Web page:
Prior to Indiana's 12-point victory at Minnesota, the Hoosiers' only road win of the season had been recorded at Nebraska. Now Archie Miller's team is 17-9 and either projected as one of the last teams in or one of the first out. IU's NET ranking will creep upward from the 60s, and it certainly has room to do so. In any event, a key win in Minneapolis is about to be superseded by even larger games. Indiana will next host Penn State before playing back-to-back road games at Purdue and Illinois. On paper, the Hoosiers commit turnovers with regularity and allow opponents a high number of made shots. On the court at Williams Arena, however, Trayce Jackson-Davis looked incredible. This whole IU bubble thing could go right down to the wire again this season.
The problem for Minnesota is twofold. First, the Golden Gophers are 12-13. Second, the university has been a member of the Big Ten since 1895, and, in 2020, that membership makes wins hard to come by. This question of just how bad can a record be and still be good enough came up last year with Texas, when the 16-16 Longhorns were relegated to the NIT (which they won). The Gophers probably will need something on the order of four wins in their final five games plus sustained heroics at the Big Ten tournament to avoid the same fate.
Should be in
Whether Arizona ends up seeded on the No. 5 or No. 6 line or somewhere else entirely, the Wildcats have looked good for the better part of a month now. "Better part" is used in place of "entirety" here due to the still-baffling 13-point loss to UCLA in Tucson. Throw that game out of the mix and Sean Miller's men have out and out dominated their opponents in February. Josh Green has dished as many assists over the past two games as Nico Mannion, and, curiously, UA as a team towers above the entire Pac-12 in terms of shot volume in league play. It all seems fairly impressive, and it will all need to be when Arizona hosts Oregon on Saturday.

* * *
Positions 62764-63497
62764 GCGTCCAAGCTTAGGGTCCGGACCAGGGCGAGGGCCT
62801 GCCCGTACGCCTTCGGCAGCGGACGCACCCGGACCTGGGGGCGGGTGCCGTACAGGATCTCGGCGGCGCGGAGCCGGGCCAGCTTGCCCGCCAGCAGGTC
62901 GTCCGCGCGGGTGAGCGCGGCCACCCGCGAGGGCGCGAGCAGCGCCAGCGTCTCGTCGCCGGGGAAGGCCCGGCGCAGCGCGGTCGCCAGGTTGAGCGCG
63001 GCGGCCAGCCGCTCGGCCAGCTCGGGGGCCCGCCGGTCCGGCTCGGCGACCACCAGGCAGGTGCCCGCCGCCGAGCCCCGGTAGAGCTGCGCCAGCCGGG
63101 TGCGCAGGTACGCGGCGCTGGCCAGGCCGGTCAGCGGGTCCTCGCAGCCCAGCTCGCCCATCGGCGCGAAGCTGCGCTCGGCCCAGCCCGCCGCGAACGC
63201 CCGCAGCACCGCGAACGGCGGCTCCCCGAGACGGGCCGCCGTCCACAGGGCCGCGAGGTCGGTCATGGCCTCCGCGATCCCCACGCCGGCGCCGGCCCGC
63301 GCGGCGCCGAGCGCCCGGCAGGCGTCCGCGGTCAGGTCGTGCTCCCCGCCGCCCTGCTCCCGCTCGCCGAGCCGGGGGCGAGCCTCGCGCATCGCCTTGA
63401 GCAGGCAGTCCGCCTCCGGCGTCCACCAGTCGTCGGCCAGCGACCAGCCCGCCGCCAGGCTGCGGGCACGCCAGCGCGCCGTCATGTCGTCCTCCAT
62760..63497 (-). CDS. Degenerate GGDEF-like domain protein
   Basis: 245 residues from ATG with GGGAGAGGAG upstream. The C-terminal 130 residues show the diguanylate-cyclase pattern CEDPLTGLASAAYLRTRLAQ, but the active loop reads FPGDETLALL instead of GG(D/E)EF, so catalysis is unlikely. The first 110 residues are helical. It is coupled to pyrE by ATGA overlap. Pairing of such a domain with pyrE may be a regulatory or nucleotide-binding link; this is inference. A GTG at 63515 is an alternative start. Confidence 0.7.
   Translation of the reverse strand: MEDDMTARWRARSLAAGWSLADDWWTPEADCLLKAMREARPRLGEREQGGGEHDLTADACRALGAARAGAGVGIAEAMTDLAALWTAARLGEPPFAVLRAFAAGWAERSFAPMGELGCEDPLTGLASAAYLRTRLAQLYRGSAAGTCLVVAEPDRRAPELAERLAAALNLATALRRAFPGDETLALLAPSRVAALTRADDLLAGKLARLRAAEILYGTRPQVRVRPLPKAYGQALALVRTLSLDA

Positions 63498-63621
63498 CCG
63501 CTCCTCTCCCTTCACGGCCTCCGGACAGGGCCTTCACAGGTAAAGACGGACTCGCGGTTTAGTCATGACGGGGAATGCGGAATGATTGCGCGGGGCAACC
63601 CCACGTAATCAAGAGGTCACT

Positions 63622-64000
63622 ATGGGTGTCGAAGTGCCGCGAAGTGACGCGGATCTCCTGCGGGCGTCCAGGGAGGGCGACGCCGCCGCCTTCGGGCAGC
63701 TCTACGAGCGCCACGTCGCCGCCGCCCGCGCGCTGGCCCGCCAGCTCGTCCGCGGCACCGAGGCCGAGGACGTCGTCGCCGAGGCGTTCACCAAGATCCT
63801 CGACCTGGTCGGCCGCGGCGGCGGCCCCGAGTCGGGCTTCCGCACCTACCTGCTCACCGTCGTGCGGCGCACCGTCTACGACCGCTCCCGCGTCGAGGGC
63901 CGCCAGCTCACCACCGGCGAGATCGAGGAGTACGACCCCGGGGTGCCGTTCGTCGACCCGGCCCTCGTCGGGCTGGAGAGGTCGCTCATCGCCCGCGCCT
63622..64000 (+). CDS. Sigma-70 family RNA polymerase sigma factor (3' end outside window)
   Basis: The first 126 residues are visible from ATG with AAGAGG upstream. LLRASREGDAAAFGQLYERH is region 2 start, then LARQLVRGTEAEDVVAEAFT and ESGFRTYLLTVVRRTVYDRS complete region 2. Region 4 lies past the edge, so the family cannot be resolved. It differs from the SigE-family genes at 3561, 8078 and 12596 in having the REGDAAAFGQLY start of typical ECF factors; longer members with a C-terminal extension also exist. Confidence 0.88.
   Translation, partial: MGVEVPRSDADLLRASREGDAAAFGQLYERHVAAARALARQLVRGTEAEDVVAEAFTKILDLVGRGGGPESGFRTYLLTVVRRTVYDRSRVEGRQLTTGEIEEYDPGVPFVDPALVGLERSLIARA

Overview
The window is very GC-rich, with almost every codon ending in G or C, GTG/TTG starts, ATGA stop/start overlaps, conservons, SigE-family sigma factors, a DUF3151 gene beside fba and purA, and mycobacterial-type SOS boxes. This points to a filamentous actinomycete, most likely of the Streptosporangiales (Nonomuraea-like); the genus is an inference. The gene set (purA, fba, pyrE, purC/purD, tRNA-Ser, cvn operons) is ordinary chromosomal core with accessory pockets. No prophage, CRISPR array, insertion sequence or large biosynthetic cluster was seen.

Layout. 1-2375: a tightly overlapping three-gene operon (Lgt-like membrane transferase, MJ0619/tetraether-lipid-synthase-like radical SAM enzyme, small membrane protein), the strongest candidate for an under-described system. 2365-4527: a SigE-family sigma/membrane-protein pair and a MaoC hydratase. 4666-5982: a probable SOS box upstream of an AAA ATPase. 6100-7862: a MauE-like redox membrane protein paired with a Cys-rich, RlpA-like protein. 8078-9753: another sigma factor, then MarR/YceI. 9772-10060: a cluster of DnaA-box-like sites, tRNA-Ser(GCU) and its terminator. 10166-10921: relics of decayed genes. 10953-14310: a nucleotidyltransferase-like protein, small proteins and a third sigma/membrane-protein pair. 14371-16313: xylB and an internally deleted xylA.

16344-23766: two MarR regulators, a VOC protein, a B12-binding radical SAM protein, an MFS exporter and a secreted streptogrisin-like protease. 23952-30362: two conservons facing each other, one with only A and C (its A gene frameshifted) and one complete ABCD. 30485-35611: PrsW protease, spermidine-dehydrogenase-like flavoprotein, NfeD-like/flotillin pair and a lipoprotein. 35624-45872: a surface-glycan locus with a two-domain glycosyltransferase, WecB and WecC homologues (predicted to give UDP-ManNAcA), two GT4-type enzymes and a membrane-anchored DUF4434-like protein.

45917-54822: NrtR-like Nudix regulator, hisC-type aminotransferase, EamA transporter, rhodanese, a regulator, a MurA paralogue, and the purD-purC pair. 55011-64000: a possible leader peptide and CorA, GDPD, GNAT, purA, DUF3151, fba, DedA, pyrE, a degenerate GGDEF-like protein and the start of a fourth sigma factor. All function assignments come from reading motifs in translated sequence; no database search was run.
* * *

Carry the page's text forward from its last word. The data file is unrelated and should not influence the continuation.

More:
Work to do
As Arizona State's chances of capturing a portion of the Pac-12 regular-season title have increased, the question of making the NCAA tournament has become almost secondary. Of course a title-winner will get a bid. (Right. Tell that to Washington 2012.) The Sun Devils are now 9-4 in conference play and tied atop the league with both Colorado and Arizona in the loss column. Bobby Hurley's men have won six straight, and, before they dispatched Oregon 77-72, they were being projected as a No. 10 or 11 seed in the field of 68. During this win streak, ASU's defense has been more or less the same as it was before, but the offense has made a great leap forward behind rotating featured scorers Remy Martin, Alonzo Verge Jr. and Rob Edwards.
If the Trojans do make the tournament as a No. 10 or 11 seed as currently projected, the combination of Onyeka Okongwu and Nick Rakocevic could give some poor No. 6 or 7 seed fits. Say this for Andy Enfield, he can throw a front line at you that forces misses. Rakocevic is 6-foot-11, and Okongwu is listed at 6-foot-9 but plays much taller. The Pac-12 has converted a hair under 44% of its 2-point attempts against this defense. Still, first things first: USC faces a game at Utah and then closes at home against Arizona, Arizona State and UCLA.
Backed into a corner where it absolutely had to have a victory, Stanford got one at Washington. The Cardinal now clock in at 17-9 and 6-7 in the Pac-12. While Jerod Haase's men would likely miss the tournament if the selection were held today, their seemingly immovable top-40 NET ranking is still in place and, most important, the bleeding has been stopped. (This team had lost seven of its previous eight contests.) Stanford is still alive, and heading to Washington State. The Cougars will be facing what might yet turn out to be one of the best defenses in the nation.
Should be in
LSU could get offensive rebounds against Kentucky (Darius Days alone pulled down eight in 27 minutes), but the Tigers could not make 2s against the UK defense. The result was a 79-76 loss for Will Wade's team in Baton Rouge. LSU has now lost four of its past five, a run that has coincided with a significant erosion in the Tigers' expected seeding. Once seen as a No. 4 seed, this team is now showing up on the No. 8 or even the No. 9 line. LSU stays in "Should be in" for now thanks to a NET ranking that was top-30 on the eve of the loss to the Wildcats. Still, the best wins on this profile occurred at Tennessee and on a neutral floor against Rhode Island. Time for the Tigers to do more.